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The 3 Worst EV Stocks to Own in April 2023


  • These worst EV stocks to own have remarkably weak underlying businesses that will continue erode shareholder value
  • Electrameccanica Vehicles (SOLO): Three-wheeled approach is unlikely to get mainstream traction
  • Canoo (GOEV):  Flirting with bankruptcy, on the back of its massive cash burn
  • Nikola (NKLA): Multiple red flags including production delays and its CEO’s indictment point to a rocky road ahead
worst EV stocks to own - The 3 Worst EV Stocks to Own in April 2023

Source: Ilija Erceg / Shutterstock

These are the worst EV stocks to own as the market reshuffles.

The competition in the electric vehicle battleground has been heating up nicely, leaving many contenders in the dust.

As established automotive giants such as Ford and others charge ahead with their respective EV lineups, the market seems to be drawing a line to separate the worst EV stocks from owning the best. Though the bear market has cooled off the fervor in TV stocks, the march toward a greener future continues relentlessly.

It is important to remember, though, that not all EV stocks are equal, so investors must be attentive to the poor performers.

In the face of intensifying competition, even EV pioneer Tesla has been feeling the heat, cutting vehicle prices to maintain its market dominance.

Therefore, it’s more imperative than ever to separate the wheat from the chaff and avoid the worst EV stocks to invest in at this time.

SOLO Electrameccanica Vehicles  $0.58
GOEV Canoo $0.72
NKLA Nikola $0.98

 Electrameccanica Vehicles (SOLO)

The Solo vehicle from Electra Meccanica Vehicles (SOLO) drives through Vancouver
Source: Luis War / Shutterstock.com

Electrameccanica Vehicles (NASDAQ:SOLO) may fancy itself a trendsetter with its three-wheeled electric vehicle, but history remains skeptical.

Its pint-sized EVs face an uphill battle in a market that has been remarkably receptive to tri-wheeled options. Moreover, the firm is operating in a hotly competitive market, and though its niche-centric approach is laudable, its commercial viability remains an elusive dream.

Its annualized sales are under the $6 million mark, with sluggish delivery growth each quarter. Most recently, it recalled more than 428 of its SOLO EVs due to propulsion loss.

It continues to burn through its cash reserves by roughly $20 million each quarter, and its plans to produce its EVs in the U.S. instead of China could have it bleed more red ink in the future.

Though is looking to cut costs by laying off workers, it’s essentially a short-term band-aid, glossing over a more deep-rooted problem.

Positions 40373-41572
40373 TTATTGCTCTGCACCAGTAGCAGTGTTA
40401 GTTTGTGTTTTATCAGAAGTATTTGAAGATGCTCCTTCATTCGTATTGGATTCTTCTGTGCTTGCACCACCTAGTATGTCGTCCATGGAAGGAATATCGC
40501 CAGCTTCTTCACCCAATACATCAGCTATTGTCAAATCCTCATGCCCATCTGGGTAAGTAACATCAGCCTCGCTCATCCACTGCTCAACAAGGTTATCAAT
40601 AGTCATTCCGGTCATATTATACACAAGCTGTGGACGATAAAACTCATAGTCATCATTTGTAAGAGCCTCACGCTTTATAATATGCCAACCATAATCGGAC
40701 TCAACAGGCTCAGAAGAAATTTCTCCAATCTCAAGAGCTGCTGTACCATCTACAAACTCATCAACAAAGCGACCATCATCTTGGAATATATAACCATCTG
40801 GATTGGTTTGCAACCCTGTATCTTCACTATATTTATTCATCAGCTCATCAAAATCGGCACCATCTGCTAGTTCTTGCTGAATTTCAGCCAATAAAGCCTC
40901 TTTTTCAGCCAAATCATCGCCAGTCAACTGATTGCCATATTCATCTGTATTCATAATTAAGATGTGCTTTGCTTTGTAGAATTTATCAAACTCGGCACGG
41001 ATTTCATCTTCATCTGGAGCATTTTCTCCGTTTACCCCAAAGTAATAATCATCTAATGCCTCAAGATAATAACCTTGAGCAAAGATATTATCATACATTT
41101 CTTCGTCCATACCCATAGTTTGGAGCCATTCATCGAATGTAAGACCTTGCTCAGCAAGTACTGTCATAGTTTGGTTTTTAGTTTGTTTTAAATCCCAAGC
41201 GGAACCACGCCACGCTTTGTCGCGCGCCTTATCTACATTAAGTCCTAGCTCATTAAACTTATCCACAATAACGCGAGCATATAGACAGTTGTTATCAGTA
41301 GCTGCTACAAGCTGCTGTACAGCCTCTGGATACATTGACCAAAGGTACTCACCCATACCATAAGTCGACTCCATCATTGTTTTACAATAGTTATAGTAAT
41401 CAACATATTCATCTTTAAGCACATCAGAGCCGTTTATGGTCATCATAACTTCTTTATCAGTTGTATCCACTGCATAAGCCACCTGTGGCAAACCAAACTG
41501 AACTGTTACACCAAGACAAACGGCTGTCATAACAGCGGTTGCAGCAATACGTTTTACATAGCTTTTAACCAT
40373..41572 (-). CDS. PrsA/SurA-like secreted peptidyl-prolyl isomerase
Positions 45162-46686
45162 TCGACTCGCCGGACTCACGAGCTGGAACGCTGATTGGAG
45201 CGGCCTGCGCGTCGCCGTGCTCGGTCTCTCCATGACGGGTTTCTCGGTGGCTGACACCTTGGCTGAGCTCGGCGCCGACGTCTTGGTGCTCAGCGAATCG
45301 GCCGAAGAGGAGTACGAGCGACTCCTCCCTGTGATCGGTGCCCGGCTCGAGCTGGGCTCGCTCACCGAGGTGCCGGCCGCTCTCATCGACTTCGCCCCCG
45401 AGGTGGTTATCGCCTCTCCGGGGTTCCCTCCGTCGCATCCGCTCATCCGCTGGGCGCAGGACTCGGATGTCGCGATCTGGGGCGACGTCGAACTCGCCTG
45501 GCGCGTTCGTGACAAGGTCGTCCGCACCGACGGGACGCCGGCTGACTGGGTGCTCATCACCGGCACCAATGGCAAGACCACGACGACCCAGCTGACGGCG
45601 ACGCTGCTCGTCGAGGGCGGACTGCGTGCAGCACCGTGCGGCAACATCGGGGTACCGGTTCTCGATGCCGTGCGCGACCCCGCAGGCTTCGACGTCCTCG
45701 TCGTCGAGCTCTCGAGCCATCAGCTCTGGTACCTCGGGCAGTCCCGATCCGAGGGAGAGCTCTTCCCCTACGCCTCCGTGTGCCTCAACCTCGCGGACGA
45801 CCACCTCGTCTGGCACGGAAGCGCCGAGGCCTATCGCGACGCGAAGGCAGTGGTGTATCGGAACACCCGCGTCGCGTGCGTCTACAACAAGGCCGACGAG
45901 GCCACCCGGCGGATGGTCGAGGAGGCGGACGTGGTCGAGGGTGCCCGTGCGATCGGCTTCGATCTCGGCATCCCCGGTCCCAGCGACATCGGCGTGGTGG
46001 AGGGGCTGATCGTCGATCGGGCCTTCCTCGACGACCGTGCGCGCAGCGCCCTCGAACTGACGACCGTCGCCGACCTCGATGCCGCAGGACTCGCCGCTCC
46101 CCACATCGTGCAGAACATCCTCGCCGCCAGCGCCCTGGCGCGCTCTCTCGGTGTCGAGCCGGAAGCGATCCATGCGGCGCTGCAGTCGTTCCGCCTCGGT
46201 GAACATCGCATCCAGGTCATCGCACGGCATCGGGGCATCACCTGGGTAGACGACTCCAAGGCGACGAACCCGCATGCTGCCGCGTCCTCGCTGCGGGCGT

Canoo (GOEV)

Person holding mobile phone with website of US electric vehicle manufacturer Canoo Inc. (GOEV) on screen in front of logo. Focus on center of phone display. Unmodified photo.
Source: T. Schneider / Shutterstock.com

Canoo (NASDAQ:GOEV) was a once-promising EV maker but has been stuck in neutral over the past couple of years.

Its financial woes have essentially wiped away all its value, with its stock price down more than 85% in the past year. Additionally, its share price is down a gut-wrenching 50% alone in 2023.

Canoo is burning through its cash reserves at an alarming pace, and with just $40.3 million in the bank and tighter financial conditions on the horizon, it’s likely to go bankrupt.

Desperate to stay afloat, the firm revealed its plans in February to raise a hefty $52.5 million through a discounted share sale to institutional investors.

A revolving door of executive departures and a potential delisting from NASDAQ will only add to Canoo’s laundry list of problems as we advance. Additionally, with bankruptcy creeping ever closer, this EV player’s road ahead remains extremely bumpy.

Nikola (NKLA)

Image of NKLA logo on phone screen
Source: Stephanie L Sanchez / Shutterstock.com

Nikola (NASDAQ:NKLA) was once a flashy contender in the EV sphere but now faces a sobering reality.

The Nikola Tre, its apparently game-changing battery-powered truck, has been marred by multiple production delays, which effectively casts a dark shadow over its future.

Layer that up with its former chairman Trevor Milton’s indictment over fraudulent claims over “nearly all aspects of the business” points to a rocky road ahead for NKLA stock.

Consequently, NKLA stock has taken a monumental beating over the past year, with an 80% drop in value.

To keep the lights on, the firm opted for a $100 million secondary offering, which will further weigh down its share price. Moreover, with a dwindling cash reserve of $237 million, and a massive debt pile of more than $382 million, the once-promising outlook for the EV player looks remarkably bleak.

On the date of publication, Muslim Farooque did not have (either directly or indirectly) any positions in the securities mentioned in this article. The opinions expressed in this article are those of the writer, subject to the InvestorPlace.com Publishing Guidelines.

Muslim Farooque is a keen investor and an optimist at heart. A life-long gamer and tech enthusiast, he has a particular affinity for analyzing technology stocks. Muslim holds a bachelor’s of science degree in applied accounting from Oxford Brookes University.

Article printed from InvestorPlace Media, https://investorplace.com/2023/04/the-3-worst-ev-stocks-to-own-in-april-2023/.

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